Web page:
Challenges affecting real estate
While housing marches to the slow, steady drumbeat of recovery, the grass is getting greener and optimism is creeping back into the hearts and minds of both real estate professionals and homeowners. But the wild ride isn’t over, and hiccups remain as the sector struggles to find its footing yet again.
At the National Association of Realtors (NAR) Conference and Expo currently under way in San Francisco, real estate consultant Scott Muldavin outlined what he believes the top 10 issues affecting real estate currently are, and by issuing a statement to the press on the topic, the NAR agrees.
Top issue: interest rates
Muldavin indicated, and our recent news coverage supports, that the top issue affecting real estate is interest rates. They were historically low for so long, that as rates begin to rise, capitalization rates are likely to follow, which could spark anxiety about investing in real estate.
Additionally, Muldavin notes that as the population ages, there will be greater demand for senior housing, requiring a change in the configuration and size of available housing, and for greater medical care, resulting in an expansion in medical facilities.
The capital market resurgence has positively impacted real estate – credit has become less restrictive for the commercial sector and transaction volume is up, and while underwriting remains a challenge for residential markets, interest rates are low and affordability remains high.
Future housing demand from echo boomers, the 80 million Americans born between 1982 and 1995, will also impact real estate markets, he said. “We are the only developed country that has had an echo boom and that’s a positive thing if the country can react and respond to it,” said Muldavin. This segment of the population prefers an active urban lifestyle, rely on public transit, and often choose location over size – suburbs are catching up, Muldavin notes, with better mass transit, new bike paths, and the like.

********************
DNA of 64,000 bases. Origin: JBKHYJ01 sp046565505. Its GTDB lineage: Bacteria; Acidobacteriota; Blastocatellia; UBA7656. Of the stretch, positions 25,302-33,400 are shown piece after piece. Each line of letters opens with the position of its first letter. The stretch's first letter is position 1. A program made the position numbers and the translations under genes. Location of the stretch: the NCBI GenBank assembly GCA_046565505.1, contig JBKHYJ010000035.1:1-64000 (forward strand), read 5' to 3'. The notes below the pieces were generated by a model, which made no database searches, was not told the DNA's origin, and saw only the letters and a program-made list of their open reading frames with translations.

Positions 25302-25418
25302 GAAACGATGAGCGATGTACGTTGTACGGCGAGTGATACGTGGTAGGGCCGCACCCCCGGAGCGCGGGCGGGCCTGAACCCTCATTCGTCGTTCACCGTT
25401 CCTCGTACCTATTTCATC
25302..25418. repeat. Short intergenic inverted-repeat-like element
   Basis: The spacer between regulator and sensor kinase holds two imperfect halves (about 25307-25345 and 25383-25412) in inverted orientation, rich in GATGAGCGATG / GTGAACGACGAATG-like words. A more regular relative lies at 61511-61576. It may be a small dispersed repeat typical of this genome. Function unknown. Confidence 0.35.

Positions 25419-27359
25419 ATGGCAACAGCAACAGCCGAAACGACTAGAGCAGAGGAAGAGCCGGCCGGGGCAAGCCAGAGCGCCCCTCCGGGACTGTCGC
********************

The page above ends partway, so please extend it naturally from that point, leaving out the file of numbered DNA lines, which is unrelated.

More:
Climate change and more extreme weather patterns will also continue to have a strong impact on coastal homes and many other properties across the country. Muldavin cited the impact of recent storms like Hurricanes Katrina and Sandy, and how property owners in these markets are now dealing with changes in code and zoning standards and paying significantly higher insurance premiums.
Like weather and geologic events, major global events can also impact real estate markets, such as acts of terrorism, war, global debt crisis and financial and economic downturns, he said. “The risk of future events is high, and while it’s always hard to anticipate these risks, they need to be considered because their impact is often great,” Muldavin opined.
Variables also include energy, globalization, and tech
Natural gas and oil production is on the rise in the U.S., and while this is creating greater employment opportunities and reducing U.S. dependence on foreign oil, it’s also contributing to climate change, environmental degradation and contamination.
Muldavin also cited globalization, foreign investment, and the economies of other countries as variables that will continue to have a greater impact on the U.S. economy and real estate market.
Another issue is how technology will continue to impact office spaces. Muldavin said many corporations are employing work-from-home policies and other mobility solutions that are allowing individuals to work when and where they want, significantly reducing office space requirements.
“Many people are replacing physical items with electronics and free or virtual products, such as e-books and smartphones enabled with cameras, GPS and flashlights. This means businesses will continue to require less retail space, so I believe the trend in the future will be for fewer and smaller stores,” he said.
Muldavin said the impact of the Internet on bricks-and-mortar retail stores is also a growing issue. He said retail demand is down across the country due to an increase in Internet sales, which are expected to rise from the current 6.5 percent to nearly 15 percent by 2020.